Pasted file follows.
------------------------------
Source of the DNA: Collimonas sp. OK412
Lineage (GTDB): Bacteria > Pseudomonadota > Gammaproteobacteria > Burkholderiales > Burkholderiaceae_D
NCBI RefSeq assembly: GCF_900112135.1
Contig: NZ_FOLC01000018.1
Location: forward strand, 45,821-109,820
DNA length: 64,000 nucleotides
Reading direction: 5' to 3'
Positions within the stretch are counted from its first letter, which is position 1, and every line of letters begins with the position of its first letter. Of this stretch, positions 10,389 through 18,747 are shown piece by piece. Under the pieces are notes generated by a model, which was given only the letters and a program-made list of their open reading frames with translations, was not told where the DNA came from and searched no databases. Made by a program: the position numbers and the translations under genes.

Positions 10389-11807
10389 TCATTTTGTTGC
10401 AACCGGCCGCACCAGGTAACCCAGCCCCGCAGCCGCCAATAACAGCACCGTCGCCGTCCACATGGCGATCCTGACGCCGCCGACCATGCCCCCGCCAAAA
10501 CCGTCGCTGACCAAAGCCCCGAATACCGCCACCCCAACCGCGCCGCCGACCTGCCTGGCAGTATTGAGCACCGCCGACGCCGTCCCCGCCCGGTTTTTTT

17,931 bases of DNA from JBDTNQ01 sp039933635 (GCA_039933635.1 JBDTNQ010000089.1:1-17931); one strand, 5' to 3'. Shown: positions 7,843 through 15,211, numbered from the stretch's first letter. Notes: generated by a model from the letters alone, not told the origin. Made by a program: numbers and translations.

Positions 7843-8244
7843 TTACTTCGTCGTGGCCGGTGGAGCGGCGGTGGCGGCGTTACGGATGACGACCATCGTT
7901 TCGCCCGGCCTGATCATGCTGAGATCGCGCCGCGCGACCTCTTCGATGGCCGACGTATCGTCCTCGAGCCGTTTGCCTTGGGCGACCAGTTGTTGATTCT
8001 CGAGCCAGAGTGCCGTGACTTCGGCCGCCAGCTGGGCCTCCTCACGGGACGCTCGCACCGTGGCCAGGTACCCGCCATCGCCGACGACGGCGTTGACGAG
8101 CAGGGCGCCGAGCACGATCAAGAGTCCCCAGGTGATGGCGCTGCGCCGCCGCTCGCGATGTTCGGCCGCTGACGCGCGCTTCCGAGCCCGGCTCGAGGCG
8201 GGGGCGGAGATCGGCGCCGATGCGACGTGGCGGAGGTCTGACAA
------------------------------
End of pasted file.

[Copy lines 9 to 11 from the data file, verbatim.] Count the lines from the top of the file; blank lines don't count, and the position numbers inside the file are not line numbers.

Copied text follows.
Positions 10389-11807
10389 TCATTTTGTTGC
10401 AACCGGCCGCACCAGGTAACCCAGCCCCGCAGCCGCCAATAACAGCACCGTCGCCGTCCACATGGCGATCCTGACGCCGCCGACCATGCCCCCGCCAAAA